My Story

For most of my life, I was never really very good at relationships with men.  I can’t say I got along with my father very well.  I didn’t understand him or feel close to him.  I wanted to have satisfying conversations with him, but they fell short.

In high school, I only observed boys from afar.  I didn’t talk to them much, and felt really embarrassed when I was around them.  They made me nervous.  For relief, I associated mostly with girlfriends, studied a lot and worked on the family farm.  I wasn’t allowed to attend social events or dances at school, so I didn’t date until college.   There, I loved men (and there was a gorgeous sea of them!) and wanted to be around them, but still never felt comfortable.  I didn’t understand them, and couldn’t find my footing. I was really, truly unprepared to be with men, but did the best I could. And I know that this is how many of us navigated (and tried to make sense of) our childhood, high school and college experiences around relationships.

Right out of college, I jumped into my first marriage, and eventually had 3 marriages lasting about 5 years each.  In addition, I had a few significant relationships, one producing my fabulous daughter, and finally I got together with my current partner of 14 years.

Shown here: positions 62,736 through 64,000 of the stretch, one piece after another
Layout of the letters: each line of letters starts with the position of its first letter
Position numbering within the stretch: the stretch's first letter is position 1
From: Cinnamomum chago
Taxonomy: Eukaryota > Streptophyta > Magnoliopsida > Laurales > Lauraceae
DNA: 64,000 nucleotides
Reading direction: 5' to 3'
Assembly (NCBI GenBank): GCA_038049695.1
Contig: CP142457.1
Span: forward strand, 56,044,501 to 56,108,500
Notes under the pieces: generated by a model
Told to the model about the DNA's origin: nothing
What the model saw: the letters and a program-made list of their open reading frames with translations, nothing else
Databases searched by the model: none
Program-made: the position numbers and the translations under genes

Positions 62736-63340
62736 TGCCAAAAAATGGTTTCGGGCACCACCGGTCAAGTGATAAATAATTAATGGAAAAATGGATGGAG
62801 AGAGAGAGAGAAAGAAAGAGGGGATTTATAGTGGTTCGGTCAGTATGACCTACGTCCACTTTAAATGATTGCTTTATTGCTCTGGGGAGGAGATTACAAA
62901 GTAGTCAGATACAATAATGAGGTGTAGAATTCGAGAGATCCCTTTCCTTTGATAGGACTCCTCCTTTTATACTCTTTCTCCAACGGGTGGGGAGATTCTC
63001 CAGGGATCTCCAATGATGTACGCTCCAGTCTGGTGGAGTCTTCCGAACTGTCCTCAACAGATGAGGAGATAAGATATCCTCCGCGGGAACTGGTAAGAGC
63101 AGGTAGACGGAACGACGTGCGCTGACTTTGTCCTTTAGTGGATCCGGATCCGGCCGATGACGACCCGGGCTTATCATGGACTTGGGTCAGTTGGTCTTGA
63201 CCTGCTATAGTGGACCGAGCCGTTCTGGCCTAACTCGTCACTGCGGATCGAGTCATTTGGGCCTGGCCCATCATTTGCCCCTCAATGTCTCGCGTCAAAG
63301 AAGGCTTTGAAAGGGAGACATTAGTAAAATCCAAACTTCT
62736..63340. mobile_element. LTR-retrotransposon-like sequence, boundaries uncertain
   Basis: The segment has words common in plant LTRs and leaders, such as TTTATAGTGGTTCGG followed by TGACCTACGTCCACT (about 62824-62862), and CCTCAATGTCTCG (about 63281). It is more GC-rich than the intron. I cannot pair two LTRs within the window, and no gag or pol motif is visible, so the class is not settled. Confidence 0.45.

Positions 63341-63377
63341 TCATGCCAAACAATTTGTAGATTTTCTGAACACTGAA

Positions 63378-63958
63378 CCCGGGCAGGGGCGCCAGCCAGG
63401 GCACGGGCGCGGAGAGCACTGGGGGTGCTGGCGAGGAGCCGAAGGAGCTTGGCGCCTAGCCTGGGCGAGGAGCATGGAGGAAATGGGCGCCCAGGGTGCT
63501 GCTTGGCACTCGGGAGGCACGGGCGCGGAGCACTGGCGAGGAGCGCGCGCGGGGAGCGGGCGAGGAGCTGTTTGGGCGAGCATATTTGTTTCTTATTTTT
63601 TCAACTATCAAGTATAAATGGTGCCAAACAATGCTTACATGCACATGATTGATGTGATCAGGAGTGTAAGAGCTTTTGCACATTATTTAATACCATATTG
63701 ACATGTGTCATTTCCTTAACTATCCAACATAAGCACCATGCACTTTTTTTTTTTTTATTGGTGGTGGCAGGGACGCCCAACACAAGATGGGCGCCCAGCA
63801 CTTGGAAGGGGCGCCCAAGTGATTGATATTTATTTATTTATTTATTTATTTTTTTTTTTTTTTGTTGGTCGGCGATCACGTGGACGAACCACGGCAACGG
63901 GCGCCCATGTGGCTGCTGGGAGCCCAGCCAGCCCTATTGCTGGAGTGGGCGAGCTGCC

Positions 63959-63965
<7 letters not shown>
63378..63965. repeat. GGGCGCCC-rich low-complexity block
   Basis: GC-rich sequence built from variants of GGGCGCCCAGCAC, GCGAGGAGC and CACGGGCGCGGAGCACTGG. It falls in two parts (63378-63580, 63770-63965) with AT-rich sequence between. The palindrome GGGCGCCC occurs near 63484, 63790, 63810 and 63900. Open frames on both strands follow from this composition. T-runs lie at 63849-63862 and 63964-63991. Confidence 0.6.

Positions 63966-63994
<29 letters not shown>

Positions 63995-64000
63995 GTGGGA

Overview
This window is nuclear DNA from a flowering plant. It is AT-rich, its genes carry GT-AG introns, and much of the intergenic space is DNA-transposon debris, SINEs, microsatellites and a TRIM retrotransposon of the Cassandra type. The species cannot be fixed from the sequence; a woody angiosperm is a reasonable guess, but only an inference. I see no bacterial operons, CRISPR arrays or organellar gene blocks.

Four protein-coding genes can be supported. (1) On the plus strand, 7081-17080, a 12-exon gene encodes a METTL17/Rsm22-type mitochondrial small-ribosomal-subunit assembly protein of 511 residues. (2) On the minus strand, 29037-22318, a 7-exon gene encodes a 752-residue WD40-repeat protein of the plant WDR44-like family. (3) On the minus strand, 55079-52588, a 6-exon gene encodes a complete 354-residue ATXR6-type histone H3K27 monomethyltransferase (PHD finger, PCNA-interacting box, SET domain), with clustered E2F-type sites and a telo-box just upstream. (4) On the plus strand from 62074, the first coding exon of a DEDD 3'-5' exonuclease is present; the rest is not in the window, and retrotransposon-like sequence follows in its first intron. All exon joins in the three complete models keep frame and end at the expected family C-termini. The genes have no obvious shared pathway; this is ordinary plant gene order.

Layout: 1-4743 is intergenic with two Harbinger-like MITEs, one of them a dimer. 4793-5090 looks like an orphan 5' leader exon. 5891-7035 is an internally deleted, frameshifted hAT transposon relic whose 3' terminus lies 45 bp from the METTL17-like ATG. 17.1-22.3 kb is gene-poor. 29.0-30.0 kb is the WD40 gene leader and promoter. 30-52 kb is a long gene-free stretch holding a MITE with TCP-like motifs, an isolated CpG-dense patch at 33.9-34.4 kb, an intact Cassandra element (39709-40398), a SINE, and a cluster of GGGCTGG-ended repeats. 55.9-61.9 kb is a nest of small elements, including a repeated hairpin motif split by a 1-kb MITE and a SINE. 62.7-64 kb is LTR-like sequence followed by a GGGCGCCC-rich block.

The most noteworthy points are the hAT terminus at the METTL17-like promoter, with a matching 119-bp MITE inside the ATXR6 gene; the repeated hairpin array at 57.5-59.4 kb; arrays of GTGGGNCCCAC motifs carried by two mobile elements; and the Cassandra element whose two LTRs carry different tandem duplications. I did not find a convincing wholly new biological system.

Getting a man never seemed to be a problem for me. However, keeping a man, getting along with a man, or creating a growing, expanding, deepening relationship with a man was (obviously) a complete mystery to me. 

In retrospect, I can see that my pattern was to find a good man and then slowly drain his power away until he became confused, weak, or angry – in any case, take him off his game, his strong suit, his natural confidence.  Then he didn’t like himself, and didn’t like me. 

And guess what? I also didn’t like him and didn’t like me.  Things always ended in a mess.  Then I would simply go find a new man, start over, and hope for the best. 

When I was about 5 years into my current relationship with Eric, it pretty much went to heck in a hand basket, just like all the other relationships.  Finally, we had one of those pivotal, life-changing Sunday morning talks, and Eric said to me, “Are you done with me yet?”

That was a real wake up moment for me.

I decided then and there to change my “sending men down the drain” pattern.  What was I doing to make that happen?  I committed to figuring out how to improve my relationship with Eric in a big way.   

When the student is ready, the teachers appear. And they did. Within one month, things got much better.  Within 3 months I felt hope that I could sustain the positive momentum.  After about 6 months, I thought, “Wow.  This is amazing.  Same guy.  “Different” girl.  And a new life for both of us.” 

Things had turned around.  He was encouraged, and I was elated.  He was back to being the wonderful man he was when we got together.   We were having fun together, learning from each other, growing together – which has continued to this day, many years later.